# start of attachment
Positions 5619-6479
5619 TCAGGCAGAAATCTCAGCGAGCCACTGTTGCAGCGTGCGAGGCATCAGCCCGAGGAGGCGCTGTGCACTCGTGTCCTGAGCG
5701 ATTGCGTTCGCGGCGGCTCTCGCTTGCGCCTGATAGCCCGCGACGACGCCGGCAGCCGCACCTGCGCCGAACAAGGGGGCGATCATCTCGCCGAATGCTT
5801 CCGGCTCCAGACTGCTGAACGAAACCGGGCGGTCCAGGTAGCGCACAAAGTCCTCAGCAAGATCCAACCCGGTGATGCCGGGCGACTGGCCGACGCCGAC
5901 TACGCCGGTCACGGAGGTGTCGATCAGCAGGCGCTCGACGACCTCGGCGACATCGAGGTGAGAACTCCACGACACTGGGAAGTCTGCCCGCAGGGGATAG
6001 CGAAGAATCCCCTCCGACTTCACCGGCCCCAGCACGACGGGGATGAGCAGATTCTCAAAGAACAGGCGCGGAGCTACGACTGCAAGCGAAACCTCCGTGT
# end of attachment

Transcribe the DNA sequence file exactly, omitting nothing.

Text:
Positions 5619-6479
5619 TCAGGCAGAAATCTCAGCGAGCCACTGTTGCAGCGTGCGAGGCATCAGCCCGAGGAGGCGCTGTGCACTCGTGTCCTGAGCG
5701 ATTGCGTTCGCGGCGGCTCTCGCTTGCGCCTGATAGCCCGCGACGACGCCGGCAGCCGCACCTGCGCCGAACAAGGGGGCGATCATCTCGCCGAATGCTT
5801 CCGGCTCCAGACTGCTGAACGAAACCGGGCGGTCCAGGTAGCGCACAAAGTCCTCAGCAAGATCCAACCCGGTGATGCCGGGCGACTGGCCGACGCCGAC
5901 TACGCCGGTCACGGAGGTGTCGATCAGCAGGCGCTCGACGACCTCGGCGACATCGAGGTGAGAACTCCACGACACTGGGAAGTCTGCCCGCAGGGGATAG
6001 CGAAGAATCCCCTCCGACTTCACCGGCCCCAGCACGACGGGGATGAGCAGATTCTCAAAGAACAGGCGCGGAGCTACGACTGCAAGCGAAACCTCCGTGT